I recently heard from a Brain Warrior who, after a lifetime of having a healthy weight, began struggling with postmenopausal weight gain despite eating organic foods, taking high-quality supplements, and doing intermittent juice fasts.
All of a sudden at age 47, she started feeling hungry all the time and as a result, she put on about 15 pounds. She started taking a weight loss drug that has a host of potential side effects, such as panic, psychosis, and delirium. After a few years on the medication, she realized that it wasn’t good for her and tossed the pills in the trash.
Since then, she gained another 15 pounds even though she’s tried some of the same strategies she used in her younger days when she wanted to drop weight. Now, she feels bloated, ravenous, and disappointed in herself. You may know the feeling.
What is it that keeps women at THAT stage of life from successfully maintaining a healthy weight? And what can you do to change it? Read on.
7 Common Postmenopausal Weight Gain Culprits
Some of the most common reasons why women going through menopause find it harder to maintain their weight include the following.
1. Elevated cortisol levels: The menopausal transition is often a time of heightened stress. Women in their late 40s, 50s, and beyond may be sending their children off to college, dealing with divorce, or trying to cope with the loss of a spouse or loved one. The increase in stress comes with a bump in the stress hormone cortisol. High levels of cortisol are associated with belly fat and sugar cravings. Using alcohol to try to calm stress backfires because it also raises cortisol levels.
Brain Warrior’s Way: Practice relaxation techniques, such as meditation, prayer, and deep breathing, to soothe stress. Using Everyday Stress Relief to replenish the nutrients that are lost during times of excessive stress can also be helpful.
2. Hormonal imbalances: Waning estrogen during this time of life can create hormonal imbalances that make it more difficult to lose weight, especially around the waist.
Brain Warrior’s Way: Have a physician—ideally an integrative or functional medicine doctor—check your hormone levels and balance them with bioidentical hormones if necessary.
3. Food allergies or sensitivities: Even if you’re eating a balanced diet with organic, healthy foods, you may have developed a sensitivity or allergy to a certain food, which can lead to gut dysfunction. Surprisingly, even highly nutritious foods can cause problems for some people.
Brain Warrior’s Way: Find out more about food sensitivities, how to test for them, and what to do about them in this episode of The Brain Warrior’s Way Podcast.
4. Gut dysbiosis: An imbalance in the gut flora may occur at any age and may be due to an overgrowth of weight-retaining strains of bacteria or inadequate levels of beneficial strains.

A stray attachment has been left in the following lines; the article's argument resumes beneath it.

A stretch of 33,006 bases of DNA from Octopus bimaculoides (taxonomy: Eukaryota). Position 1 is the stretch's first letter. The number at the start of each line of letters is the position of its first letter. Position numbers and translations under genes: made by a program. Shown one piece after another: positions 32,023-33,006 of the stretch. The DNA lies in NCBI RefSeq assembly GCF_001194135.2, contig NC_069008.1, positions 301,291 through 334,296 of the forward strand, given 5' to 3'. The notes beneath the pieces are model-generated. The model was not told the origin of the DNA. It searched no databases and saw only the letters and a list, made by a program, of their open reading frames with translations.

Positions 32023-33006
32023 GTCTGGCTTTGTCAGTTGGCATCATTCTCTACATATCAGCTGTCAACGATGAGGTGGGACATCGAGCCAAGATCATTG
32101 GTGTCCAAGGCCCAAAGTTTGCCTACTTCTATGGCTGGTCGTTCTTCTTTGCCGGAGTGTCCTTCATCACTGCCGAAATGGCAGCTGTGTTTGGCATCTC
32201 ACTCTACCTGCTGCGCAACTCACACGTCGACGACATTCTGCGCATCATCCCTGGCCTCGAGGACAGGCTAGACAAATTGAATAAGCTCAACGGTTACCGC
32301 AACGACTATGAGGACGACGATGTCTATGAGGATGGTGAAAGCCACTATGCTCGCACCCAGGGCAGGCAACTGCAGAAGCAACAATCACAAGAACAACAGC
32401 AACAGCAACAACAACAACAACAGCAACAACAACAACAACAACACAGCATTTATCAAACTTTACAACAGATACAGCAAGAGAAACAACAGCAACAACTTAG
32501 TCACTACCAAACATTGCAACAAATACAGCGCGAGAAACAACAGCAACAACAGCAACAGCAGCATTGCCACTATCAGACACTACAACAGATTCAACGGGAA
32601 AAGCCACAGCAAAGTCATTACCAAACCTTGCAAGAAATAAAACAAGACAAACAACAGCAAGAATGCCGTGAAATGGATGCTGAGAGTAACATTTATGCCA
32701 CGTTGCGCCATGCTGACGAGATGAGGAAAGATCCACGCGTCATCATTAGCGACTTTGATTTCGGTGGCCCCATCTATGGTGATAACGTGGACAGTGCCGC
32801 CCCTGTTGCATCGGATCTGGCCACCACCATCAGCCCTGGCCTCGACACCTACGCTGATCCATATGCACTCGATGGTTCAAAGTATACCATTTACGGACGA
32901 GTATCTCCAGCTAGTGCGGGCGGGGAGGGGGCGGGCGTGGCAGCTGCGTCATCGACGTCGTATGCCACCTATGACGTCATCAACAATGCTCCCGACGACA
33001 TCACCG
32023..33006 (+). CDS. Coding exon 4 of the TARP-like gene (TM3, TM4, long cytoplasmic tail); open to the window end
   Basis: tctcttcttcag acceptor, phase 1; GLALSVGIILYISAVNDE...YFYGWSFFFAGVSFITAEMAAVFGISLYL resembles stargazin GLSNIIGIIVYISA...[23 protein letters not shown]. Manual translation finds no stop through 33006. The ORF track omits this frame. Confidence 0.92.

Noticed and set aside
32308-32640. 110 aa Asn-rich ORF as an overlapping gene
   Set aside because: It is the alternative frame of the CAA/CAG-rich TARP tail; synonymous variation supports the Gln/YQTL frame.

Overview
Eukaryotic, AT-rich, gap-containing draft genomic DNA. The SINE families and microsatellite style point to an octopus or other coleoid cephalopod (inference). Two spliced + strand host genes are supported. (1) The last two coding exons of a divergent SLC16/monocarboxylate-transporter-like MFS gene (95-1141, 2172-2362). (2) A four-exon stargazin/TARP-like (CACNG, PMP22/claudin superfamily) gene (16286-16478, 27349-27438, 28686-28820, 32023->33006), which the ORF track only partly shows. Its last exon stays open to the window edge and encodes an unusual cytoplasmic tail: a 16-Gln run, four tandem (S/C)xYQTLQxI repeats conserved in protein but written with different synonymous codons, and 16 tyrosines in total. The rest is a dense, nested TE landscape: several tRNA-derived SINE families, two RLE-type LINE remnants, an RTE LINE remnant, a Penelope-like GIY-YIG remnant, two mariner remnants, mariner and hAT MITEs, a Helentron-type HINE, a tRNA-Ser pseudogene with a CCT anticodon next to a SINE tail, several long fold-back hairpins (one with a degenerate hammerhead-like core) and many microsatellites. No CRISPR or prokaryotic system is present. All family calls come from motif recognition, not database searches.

Brain Warrior’s Way: Eating probiotic-rich foods (such as sauerkraut, kimchi, and kefir) and taking probiotic supplements can help re-balance gut flora.
5. Sleep disturbances: Hot flashes and night sweats can disrupt sleep, which can cause imbalances with the appetite hormones, ghrelin and leptin. Women who don’t get adequate sleep are more likely to have elevated levels of the hunger hormone ghrelin, which increases appetite.
Brain Warrior’s Way: Adopt a healthy sleep hygiene routine and consider supplements with calming vitamins and minerals that promote relaxation, such as those in Restful Sleep.
6. Loss of muscle mass: Aging is associated with a loss of lean muscle in women, which can lead to a decrease in metabolic rate. Low-calorie diets actually accelerate muscle wasting and can sabotage weight-loss efforts.
Brain Warrior’s Way: The key to maintaining muscle mass in the perimenopausal and postmenopausal stages is to increase strength training. Check my website for exercises to build lean muscle.
7. Environmental toxins: Decades of exposure to environmental toxins can lead to a build-up of these harmful substances, which can impact hormone levels in ways that are associated with weight gain.
Brain Warrior’s Way: Essentials for maintaining healthy, age-appropriate estrogen levels include avoiding the following environmental toxins:
- Hormones in animal proteins (eat organic, pasture-raised, grass-finished)
- Estrogen-competing toxins often found in plastic containers, bottles, and plastic wraps
- BPA lining in cans
- Phthalates found in body care products
- Dioxins found in grains and dairy
- Insecticides and pesticides
For guidance on avoiding environmental toxins, use the Think Dirty app.
If you need additional help, you may benefit from working with an integrative medicine (also called functional medicine) physician to fully assess your situation and find solutions that work for you. For more information, watch Dr. Mark Filidei, Director of Integrative Medicine at Amen Clinics, discuss bioidentical hormone therapy or make an appointment by calling 1-844-818-0616.
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